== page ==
I believe he was referring to the fragmentation between Linux distributions vs Something like Windows or Android which comes as a complete artefact from a particular supplier.

Edited 2013-01-09 14:05 UTC

Reply Parent Score: 3

RE[4]: Weakness
by Laurence on Wed 9th Jan 2013 14:47 in reply to "RE[3]: Weakness"
Laurence Member since:
2007-03-26

I believe he was referring to the fragmentation between Linux distributions vs Something like Windows or Android which comes as a complete artefact from a particular supplier.

Yeah I appreciate that, his project could equally be accused of adding to the fragmentation as its a non-standard WM (though granted a highly popular "non-standard"). He's entire project is based on the principle that people can replace the underlying window manager behind their desktop environment of choice with another windows manager.

So I was more speculating about whether there was additional motives behind his rant.

There are a lot of changes happening in Linux which are doing more to push Compiz out of the market place (eg KDEs Kwin). So if his rant was purely about the fact that some distributions are adopting a replacement for X11 (which, to be fair, is fairly unpopular in Linux anyway, and up until yet, there hadn't been any viable alternative), then he's coming off slightly hypocritical given his architecture is designed to replace the desktops default.

I'm probably reading too much into things, and there certainly is an issue of fragmentation in Linux. But Wayland is one of the few instances where I think the re-engineering that's going on is deserved.

This is all purely opinion though ;)

Edited 2013-01-09 14:57 UTC

Reply Parent Score: 3

RE[4]: Weakness
by jabbotts on Wed 9th Jan 2013 17:50 in reply to "RE[3]: Weakness"
jabbotts Member since:
2007-09-06

Windows, Android and osX are each also distributions. The fact that only Microsoft can legally produce and ship Windows distributions doesn't change that.

Is there fragmentation within Canonical's standard Ubuntu build or within the bounds of any other distribution.. not so much. Perhaps around the same amount of fragmentation found within the bounds of the current Windows distribution version.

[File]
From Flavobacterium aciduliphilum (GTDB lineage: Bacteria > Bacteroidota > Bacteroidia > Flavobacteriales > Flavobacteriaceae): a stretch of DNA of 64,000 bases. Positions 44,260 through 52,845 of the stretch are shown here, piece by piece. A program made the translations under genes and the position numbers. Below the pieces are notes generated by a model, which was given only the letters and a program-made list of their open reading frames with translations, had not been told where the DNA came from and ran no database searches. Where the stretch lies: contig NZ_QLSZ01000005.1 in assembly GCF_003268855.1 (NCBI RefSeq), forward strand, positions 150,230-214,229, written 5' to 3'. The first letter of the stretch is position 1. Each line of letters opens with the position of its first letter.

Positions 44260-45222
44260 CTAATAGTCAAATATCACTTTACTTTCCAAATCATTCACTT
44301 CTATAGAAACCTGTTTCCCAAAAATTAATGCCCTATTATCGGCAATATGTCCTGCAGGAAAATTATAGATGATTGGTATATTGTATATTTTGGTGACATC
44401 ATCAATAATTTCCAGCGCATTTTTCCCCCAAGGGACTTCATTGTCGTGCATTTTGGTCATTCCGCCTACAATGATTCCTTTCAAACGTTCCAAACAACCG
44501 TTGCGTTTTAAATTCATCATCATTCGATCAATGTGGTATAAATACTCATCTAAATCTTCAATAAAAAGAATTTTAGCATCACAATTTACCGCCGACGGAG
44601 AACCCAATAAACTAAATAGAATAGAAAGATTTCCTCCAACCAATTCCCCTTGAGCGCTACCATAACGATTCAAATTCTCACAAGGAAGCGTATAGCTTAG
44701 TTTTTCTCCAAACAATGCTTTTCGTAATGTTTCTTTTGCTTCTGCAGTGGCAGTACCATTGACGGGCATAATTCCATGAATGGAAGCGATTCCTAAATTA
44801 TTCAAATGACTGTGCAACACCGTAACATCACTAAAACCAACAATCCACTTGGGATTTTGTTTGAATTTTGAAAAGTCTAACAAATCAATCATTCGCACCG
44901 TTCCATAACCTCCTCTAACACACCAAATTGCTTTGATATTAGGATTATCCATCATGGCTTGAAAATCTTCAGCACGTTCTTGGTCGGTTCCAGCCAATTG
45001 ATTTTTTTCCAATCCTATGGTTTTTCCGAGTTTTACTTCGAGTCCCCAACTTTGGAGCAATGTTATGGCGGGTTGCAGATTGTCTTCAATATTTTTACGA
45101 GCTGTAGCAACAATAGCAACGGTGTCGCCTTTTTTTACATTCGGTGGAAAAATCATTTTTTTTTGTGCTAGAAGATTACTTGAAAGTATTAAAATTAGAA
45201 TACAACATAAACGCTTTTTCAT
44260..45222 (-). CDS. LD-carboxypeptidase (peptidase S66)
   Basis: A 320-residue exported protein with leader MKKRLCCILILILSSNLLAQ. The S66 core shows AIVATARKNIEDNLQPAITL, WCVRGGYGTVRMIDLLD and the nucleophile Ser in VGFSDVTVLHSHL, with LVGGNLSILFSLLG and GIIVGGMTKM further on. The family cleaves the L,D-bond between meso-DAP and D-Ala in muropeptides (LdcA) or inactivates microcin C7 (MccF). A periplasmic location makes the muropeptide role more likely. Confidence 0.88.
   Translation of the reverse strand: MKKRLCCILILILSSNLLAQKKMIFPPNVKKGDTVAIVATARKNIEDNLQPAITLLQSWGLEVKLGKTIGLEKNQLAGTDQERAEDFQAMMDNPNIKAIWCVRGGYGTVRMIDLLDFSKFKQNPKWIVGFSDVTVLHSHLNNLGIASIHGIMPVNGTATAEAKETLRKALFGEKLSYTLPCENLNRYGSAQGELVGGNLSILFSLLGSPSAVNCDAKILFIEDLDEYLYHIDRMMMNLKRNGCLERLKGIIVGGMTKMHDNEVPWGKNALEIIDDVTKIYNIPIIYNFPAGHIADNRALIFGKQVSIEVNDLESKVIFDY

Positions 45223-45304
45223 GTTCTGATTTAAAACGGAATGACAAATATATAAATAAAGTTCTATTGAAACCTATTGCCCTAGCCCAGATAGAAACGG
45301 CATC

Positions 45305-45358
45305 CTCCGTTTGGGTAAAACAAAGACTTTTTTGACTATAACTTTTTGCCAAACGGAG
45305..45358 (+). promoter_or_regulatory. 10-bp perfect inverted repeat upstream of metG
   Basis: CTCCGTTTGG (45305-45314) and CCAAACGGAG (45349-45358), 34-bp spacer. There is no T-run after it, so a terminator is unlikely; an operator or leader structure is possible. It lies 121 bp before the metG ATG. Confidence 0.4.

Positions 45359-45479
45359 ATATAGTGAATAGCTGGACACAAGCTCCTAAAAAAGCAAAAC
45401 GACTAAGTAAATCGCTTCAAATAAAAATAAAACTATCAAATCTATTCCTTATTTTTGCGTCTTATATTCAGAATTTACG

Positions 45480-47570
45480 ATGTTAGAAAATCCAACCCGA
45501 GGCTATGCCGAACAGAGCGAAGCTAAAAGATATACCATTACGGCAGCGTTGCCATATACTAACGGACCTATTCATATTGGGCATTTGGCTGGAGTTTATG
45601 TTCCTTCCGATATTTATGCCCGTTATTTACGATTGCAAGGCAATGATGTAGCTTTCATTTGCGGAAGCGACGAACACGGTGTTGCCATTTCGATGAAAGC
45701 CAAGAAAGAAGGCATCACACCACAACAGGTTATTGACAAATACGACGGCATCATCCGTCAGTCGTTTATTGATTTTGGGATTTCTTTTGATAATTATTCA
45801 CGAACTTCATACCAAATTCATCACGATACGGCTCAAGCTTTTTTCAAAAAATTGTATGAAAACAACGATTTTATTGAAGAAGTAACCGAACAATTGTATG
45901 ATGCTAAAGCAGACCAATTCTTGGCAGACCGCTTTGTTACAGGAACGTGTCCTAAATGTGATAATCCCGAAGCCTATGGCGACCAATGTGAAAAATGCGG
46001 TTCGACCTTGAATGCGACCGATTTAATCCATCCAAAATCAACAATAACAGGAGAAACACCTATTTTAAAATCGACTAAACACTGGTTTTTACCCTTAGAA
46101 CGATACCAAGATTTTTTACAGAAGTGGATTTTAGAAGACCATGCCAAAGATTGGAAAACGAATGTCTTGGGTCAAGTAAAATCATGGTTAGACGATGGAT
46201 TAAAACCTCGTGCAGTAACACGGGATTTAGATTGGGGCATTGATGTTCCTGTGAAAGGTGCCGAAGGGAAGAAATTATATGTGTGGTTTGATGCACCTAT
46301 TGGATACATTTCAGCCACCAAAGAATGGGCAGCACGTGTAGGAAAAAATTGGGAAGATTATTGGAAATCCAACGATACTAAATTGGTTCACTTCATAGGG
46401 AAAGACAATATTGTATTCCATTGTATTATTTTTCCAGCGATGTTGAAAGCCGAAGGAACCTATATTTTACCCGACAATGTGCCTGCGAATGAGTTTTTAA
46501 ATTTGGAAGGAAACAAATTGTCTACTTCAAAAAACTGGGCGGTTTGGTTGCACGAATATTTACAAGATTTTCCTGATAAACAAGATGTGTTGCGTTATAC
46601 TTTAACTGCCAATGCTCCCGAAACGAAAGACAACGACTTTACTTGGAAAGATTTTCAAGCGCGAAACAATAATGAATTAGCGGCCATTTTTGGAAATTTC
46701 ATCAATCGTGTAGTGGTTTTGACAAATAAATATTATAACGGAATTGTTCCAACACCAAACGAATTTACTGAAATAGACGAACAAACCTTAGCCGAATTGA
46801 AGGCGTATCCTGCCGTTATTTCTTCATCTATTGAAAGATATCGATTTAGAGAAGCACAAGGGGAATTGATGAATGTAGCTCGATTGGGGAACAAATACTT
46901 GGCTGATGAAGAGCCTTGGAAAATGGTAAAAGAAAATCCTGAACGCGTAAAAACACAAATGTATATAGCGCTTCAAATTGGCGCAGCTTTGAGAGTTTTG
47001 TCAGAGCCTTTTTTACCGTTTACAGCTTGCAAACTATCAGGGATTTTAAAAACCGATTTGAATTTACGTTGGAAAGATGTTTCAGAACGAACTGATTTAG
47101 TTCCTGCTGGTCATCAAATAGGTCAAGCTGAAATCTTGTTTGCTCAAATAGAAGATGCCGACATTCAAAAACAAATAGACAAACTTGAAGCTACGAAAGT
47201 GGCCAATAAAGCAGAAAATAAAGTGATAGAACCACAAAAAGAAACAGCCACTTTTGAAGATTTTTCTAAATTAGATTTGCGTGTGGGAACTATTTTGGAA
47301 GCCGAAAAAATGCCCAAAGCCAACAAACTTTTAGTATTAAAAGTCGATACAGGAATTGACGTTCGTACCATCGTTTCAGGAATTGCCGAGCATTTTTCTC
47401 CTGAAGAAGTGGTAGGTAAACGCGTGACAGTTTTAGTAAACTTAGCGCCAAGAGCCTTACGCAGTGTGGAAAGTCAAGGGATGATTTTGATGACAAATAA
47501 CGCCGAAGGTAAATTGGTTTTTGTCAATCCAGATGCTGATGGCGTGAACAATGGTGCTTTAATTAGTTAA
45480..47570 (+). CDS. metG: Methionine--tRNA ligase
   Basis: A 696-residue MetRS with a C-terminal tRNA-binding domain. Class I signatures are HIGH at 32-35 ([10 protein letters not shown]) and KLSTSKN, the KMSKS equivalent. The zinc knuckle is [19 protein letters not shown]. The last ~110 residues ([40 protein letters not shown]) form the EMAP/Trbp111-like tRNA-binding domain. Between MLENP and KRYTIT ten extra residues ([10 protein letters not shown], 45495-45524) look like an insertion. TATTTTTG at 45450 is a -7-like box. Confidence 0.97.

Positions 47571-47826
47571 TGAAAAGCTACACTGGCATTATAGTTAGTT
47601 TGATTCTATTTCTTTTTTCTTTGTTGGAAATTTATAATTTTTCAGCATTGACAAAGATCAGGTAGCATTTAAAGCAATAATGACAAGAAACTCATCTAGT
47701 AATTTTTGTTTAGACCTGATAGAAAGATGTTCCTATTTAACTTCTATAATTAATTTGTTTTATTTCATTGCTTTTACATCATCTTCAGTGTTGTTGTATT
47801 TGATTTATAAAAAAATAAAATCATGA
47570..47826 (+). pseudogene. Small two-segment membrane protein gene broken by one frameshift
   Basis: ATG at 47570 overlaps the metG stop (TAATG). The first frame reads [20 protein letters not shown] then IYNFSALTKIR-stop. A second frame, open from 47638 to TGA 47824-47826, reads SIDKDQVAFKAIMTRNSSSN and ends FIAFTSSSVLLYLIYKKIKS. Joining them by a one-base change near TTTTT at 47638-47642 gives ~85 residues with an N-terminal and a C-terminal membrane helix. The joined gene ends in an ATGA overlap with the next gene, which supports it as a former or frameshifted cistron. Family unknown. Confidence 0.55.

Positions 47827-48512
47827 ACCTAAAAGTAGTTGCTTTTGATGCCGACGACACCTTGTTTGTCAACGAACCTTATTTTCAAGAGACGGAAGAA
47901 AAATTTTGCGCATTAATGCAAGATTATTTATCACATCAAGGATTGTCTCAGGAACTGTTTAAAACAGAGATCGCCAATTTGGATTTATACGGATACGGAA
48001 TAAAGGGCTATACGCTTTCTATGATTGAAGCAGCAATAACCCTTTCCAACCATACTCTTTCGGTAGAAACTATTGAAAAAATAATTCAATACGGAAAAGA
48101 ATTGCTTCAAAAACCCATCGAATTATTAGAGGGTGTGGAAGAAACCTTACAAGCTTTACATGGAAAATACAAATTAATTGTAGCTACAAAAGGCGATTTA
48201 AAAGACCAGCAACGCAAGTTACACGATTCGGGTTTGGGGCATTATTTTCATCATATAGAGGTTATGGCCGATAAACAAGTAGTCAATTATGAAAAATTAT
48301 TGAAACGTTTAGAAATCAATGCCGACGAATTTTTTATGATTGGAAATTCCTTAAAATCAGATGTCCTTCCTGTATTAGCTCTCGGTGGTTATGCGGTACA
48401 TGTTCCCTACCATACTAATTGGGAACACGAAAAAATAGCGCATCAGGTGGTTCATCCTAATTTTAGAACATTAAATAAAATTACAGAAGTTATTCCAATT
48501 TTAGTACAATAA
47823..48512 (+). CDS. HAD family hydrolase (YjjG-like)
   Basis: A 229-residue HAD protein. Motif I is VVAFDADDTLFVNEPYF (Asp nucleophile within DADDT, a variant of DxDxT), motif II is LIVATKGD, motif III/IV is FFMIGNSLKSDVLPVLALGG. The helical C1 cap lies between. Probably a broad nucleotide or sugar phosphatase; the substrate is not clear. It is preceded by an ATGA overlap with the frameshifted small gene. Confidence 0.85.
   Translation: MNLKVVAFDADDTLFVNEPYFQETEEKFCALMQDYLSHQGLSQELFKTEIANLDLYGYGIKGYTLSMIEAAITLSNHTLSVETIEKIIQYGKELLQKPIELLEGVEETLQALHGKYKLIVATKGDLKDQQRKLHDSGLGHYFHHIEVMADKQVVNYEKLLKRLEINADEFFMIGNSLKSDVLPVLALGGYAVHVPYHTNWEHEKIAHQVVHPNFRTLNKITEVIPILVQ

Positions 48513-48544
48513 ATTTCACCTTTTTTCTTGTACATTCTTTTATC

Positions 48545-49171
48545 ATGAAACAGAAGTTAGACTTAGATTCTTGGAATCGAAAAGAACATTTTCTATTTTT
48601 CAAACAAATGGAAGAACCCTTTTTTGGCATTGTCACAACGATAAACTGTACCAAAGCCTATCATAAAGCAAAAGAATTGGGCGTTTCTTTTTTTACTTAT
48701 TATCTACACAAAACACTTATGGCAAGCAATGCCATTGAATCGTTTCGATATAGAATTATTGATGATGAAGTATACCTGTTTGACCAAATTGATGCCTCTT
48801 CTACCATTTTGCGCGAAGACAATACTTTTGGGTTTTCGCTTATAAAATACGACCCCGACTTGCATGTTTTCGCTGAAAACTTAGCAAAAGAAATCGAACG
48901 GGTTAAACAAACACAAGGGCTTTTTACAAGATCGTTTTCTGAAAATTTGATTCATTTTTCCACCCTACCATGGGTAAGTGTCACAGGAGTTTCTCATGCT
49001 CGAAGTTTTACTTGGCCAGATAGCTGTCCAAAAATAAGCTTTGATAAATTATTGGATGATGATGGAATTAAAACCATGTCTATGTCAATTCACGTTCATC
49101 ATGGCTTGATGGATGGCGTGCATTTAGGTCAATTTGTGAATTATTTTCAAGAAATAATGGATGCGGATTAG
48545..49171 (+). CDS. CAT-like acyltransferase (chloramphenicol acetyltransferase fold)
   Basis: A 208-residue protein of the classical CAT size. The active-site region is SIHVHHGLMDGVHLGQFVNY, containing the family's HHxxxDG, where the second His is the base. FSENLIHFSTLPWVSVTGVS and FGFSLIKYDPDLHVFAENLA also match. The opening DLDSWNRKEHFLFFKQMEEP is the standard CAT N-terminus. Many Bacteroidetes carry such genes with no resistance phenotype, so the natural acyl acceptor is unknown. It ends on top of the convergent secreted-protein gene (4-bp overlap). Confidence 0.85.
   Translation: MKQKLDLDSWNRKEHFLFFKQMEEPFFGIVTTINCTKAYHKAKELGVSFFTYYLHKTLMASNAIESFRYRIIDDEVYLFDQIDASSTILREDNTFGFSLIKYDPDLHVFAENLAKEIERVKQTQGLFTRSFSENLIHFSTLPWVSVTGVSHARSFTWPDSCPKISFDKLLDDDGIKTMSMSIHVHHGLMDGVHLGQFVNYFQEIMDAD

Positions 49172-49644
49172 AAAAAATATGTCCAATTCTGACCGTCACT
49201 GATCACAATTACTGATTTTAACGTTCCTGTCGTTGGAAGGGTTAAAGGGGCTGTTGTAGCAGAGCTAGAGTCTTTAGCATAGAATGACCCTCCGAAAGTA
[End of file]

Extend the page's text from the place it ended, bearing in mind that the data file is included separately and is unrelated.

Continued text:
In terms of market fragmentation; about the same as the automobile industry.. or do we demand all manufacturers merge there car designs into a single product sku number?

(yeah I know.. old debate.. nothing productive going to come from this tangent of it either)

Reply Parent Score: 3

RE[3]: Weakness
by dsmogor on Wed 9th Jan 2013 14:19 in reply to "RE[2]: Weakness"
dsmogor Member since:
2005-09-01

OSX is moderately successful compared to IOS, Linux desktop is an utter failure (market share wise) when put against Android.

Reply Parent Score: 2

RE[4]: Weakness
by Laurence on Wed 9th Jan 2013 14:50 in reply to "RE[3]: Weakness"
Laurence Member since:
2007-03-26

OSX is moderately successful compared to IOS, Linux desktop is an utter failure (market share wise) when put against Android.

Indeed, but my point was about computing paradigms.

I explained myself very badly, but what I was trying to say was that suggesting Android over GNU/Linux development (as he did) doesn't really make much sense because they target entirely different types of devices. However suggesting OS X or Windows development does make a logical (in the sense of comparing like for like) argument because they are all desktop OSs.

Edited 2013-01-09 14:52 UTC

Reply Parent Score: 3